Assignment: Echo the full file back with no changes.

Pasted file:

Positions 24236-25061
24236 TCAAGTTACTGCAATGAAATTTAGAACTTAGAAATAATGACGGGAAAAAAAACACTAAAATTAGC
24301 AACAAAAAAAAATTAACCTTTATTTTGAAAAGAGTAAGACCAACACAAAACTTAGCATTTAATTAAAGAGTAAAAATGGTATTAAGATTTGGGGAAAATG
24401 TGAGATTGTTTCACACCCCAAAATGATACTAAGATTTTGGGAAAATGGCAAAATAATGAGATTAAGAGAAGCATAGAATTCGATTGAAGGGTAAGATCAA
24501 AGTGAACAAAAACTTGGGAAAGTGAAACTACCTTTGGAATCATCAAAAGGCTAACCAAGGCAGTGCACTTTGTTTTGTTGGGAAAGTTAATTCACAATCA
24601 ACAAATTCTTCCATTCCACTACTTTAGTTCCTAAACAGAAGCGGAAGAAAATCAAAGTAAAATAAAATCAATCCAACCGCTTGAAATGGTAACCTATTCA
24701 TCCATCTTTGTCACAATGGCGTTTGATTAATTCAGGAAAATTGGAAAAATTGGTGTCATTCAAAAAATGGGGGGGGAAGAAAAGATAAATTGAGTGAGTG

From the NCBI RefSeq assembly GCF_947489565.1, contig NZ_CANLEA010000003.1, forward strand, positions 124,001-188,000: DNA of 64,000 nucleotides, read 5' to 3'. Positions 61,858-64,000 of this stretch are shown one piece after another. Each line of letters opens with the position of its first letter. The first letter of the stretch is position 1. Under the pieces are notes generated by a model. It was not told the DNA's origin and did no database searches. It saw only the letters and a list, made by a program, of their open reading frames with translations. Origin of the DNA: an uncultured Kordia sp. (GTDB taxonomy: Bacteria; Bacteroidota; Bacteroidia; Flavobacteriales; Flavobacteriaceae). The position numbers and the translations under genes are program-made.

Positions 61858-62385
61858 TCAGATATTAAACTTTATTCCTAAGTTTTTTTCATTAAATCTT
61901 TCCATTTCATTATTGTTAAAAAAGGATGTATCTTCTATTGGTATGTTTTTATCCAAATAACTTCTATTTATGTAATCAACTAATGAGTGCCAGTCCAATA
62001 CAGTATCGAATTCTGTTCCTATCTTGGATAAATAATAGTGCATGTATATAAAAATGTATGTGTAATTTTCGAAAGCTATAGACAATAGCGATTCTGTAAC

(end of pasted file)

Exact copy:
Positions 24236-25061
24236 TCAAGTTACTGCAATGAAATTTAGAACTTAGAAATAATGACGGGAAAAAAAACACTAAAATTAGC
24301 AACAAAAAAAAATTAACCTTTATTTTGAAAAGAGTAAGACCAACACAAAACTTAGCATTTAATTAAAGAGTAAAAATGGTATTAAGATTTGGGGAAAATG
24401 TGAGATTGTTTCACACCCCAAAATGATACTAAGATTTTGGGAAAATGGCAAAATAATGAGATTAAGAGAAGCATAGAATTCGATTGAAGGGTAAGATCAA
24501 AGTGAACAAAAACTTGGGAAAGTGAAACTACCTTTGGAATCATCAAAAGGCTAACCAAGGCAGTGCACTTTGTTTTGTTGGGAAAGTTAATTCACAATCA
24601 ACAAATTCTTCCATTCCACTACTTTAGTTCCTAAACAGAAGCGGAAGAAAATCAAAGTAAAATAAAATCAATCCAACCGCTTGAAATGGTAACCTATTCA
24701 TCCATCTTTGTCACAATGGCGTTTGATTAATTCAGGAAAATTGGAAAAATTGGTGTCATTCAAAAAATGGGGGGGGAAGAAAAGATAAATTGAGTGAGTG

From the NCBI RefSeq assembly GCF_947489565.1, contig NZ_CANLEA010000003.1, forward strand, positions 124,001-188,000: DNA of 64,000 nucleotides, read 5' to 3'. Positions 61,858-64,000 of this stretch are shown one piece after another. Each line of letters opens with the position of its first letter. The first letter of the stretch is position 1. Under the pieces are notes generated by a model. It was not told the DNA's origin and did no database searches. It saw only the letters and a list, made by a program, of their open reading frames with translations. Origin of the DNA: an uncultured Kordia sp. (GTDB taxonomy: Bacteria; Bacteroidota; Bacteroidia; Flavobacteriales; Flavobacteriaceae). The position numbers and the translations under genes are program-made.

Positions 61858-62385
61858 TCAGATATTAAACTTTATTCCTAAGTTTTTTTCATTAAATCTT
61901 TCCATTTCATTATTGTTAAAAAAGGATGTATCTTCTATTGGTATGTTTTTATCCAAATAACTTCTATTTATGTAATCAACTAATGAGTGCCAGTCCAATA
62001 CAGTATCGAATTCTGTTCCTATCTTGGATAAATAATAGTGCATGTATATAAAAATGTATGTGTAATTTTCGAAAGCTATAGACAATAGCGATTCTGTAAC